Erdogan delivers ‘victory’ speech

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Esha Saxena Mandala
Esha Saxena Mandala
Esha Saxena Mandala has extensive experience as a freelance writer, journalist, and content strategist. She has over six years of editorial and inbound marketing expertise and is fascinated with creating wonderful content that is insanely useful and effective.

President Recep Tayyip Erdogan addressed a huge crowd of supporters from the balcony of his party’s headquarters in Ankara early Monday morning, saying he believes he will win in the first round, but unlike his opponents, will patiently wait for the final results to be announced.

“We believe we can get above 50% in this round,” Erdogan said in a speech shortly after 2am, while acknowledging that “both domestic and overseas voting results will take time to come in.” 

“But of course we are not like those who try to deceive the nation… by creating a picture where they are far behind but saying they were ahead,” he added.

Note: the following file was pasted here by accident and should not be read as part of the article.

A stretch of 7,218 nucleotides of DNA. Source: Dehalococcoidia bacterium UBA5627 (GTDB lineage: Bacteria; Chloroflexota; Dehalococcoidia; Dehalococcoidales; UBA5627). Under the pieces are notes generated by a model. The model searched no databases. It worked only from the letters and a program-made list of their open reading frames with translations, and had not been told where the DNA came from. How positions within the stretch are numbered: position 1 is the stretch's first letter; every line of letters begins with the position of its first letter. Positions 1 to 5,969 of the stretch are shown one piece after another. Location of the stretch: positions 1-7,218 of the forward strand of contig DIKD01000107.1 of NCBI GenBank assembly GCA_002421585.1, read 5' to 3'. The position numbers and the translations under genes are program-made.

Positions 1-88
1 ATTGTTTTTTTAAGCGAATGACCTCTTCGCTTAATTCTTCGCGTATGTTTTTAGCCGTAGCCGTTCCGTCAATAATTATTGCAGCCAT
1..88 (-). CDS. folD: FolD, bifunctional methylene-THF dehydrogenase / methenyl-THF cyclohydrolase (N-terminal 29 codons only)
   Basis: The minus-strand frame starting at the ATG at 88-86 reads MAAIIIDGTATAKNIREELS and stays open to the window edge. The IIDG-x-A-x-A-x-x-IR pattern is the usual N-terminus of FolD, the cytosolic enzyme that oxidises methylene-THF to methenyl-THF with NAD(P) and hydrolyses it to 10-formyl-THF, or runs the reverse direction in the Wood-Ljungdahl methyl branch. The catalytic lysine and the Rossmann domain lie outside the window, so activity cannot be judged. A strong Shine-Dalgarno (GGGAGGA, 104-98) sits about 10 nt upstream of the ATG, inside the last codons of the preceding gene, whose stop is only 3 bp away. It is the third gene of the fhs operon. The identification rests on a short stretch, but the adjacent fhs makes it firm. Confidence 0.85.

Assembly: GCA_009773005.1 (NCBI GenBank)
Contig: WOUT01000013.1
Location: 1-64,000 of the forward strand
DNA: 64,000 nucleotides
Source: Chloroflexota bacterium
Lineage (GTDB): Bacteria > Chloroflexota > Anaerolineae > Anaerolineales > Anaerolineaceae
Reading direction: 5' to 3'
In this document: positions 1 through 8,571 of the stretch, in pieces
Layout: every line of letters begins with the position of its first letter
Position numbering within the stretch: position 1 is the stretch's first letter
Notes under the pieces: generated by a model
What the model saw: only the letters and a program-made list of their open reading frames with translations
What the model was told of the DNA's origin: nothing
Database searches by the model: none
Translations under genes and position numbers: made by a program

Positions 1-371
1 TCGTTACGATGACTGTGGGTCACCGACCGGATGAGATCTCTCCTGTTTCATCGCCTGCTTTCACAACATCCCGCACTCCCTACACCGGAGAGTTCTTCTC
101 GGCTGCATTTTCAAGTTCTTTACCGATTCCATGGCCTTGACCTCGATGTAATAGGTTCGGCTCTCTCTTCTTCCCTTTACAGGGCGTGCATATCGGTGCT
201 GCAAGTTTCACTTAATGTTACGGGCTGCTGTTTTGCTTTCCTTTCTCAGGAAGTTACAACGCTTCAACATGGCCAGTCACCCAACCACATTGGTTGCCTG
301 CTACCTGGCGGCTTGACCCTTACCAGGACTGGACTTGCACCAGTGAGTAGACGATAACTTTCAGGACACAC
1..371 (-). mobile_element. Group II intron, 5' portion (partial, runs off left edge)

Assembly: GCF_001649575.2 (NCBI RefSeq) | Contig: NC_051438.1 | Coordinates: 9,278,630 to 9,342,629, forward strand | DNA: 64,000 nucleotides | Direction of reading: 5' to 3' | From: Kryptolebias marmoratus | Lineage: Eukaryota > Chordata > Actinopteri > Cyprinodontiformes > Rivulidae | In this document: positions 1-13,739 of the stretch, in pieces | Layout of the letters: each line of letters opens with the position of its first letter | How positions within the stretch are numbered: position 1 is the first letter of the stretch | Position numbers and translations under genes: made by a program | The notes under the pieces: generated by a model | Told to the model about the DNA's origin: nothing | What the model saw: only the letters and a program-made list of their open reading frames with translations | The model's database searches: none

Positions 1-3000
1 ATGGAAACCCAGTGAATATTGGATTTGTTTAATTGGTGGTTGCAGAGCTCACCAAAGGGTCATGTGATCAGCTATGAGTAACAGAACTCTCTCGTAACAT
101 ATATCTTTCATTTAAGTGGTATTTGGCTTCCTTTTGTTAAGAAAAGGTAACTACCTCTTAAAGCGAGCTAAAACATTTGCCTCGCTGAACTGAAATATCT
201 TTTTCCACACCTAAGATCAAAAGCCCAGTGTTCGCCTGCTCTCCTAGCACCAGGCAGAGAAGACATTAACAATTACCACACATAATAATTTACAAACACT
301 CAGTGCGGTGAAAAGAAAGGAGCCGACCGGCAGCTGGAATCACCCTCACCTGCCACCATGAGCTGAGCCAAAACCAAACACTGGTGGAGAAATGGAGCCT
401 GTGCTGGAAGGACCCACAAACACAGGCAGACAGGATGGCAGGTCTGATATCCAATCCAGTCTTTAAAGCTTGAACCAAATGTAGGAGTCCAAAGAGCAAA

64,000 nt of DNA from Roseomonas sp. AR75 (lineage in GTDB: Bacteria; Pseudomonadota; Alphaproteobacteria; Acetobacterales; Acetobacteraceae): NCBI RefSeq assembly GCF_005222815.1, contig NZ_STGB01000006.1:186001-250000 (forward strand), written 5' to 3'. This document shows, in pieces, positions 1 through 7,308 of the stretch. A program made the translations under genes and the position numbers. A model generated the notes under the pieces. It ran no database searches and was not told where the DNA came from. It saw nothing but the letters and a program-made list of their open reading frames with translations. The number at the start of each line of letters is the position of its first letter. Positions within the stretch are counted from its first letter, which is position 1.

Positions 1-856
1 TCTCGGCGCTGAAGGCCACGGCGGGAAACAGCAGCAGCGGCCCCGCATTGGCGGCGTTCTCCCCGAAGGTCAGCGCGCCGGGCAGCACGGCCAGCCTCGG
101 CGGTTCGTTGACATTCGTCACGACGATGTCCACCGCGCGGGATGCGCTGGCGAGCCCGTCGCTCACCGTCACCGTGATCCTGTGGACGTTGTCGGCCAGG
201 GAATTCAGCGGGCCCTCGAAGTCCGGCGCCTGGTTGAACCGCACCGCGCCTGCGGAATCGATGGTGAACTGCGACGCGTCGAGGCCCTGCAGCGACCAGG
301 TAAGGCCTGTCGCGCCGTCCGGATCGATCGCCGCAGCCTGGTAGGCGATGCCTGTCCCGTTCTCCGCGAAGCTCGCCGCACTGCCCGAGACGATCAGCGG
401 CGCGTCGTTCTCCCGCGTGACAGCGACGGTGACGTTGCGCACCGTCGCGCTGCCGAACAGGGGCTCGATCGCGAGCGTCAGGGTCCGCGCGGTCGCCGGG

“We don’t yet know if the elections ended in the first round… If our nation has chosen for a second round, that is also welcome,” he said, stating that “throughout our political life, without exception, we have always respected the decision of the national will.”

By 3am, the head of the Supreme Election Council, Ahmet Yener, confirmed that with more than 91% of the ballots counted, Erdogan’s initially comfortable lead had fallen to 49.49% – below the majority needed to avoid a runoff – while his main rival, Kemal Kilicdaroglu of the Republican People’s Party (CHP), had 44.49%.

Kilicdaroglu accused the ruling Justice and Development (AK) Party of stalling and “blocking the will of Türkiye” by demanding recounts and thorough verification of the results. The outsider candidate, Sinan Ogan, also chipped in with claims that his camp has “heard that some manipulations are carried out in the overseas vote counting processes.”

The election authority has yet to finalize the count and announce official results. While most of the domestic votes are already tallied, almost 30% of the ballots cast outside of the country have yet to be counted, Yener added early Monday morning.

The breakdown may also change depending on how the election body deals with the votes cast for a candidate who had withdrawn from the race but nevertheless received around 0.5%. If no candidate wins at least half of the vote, a run-off will be held on May 28. 

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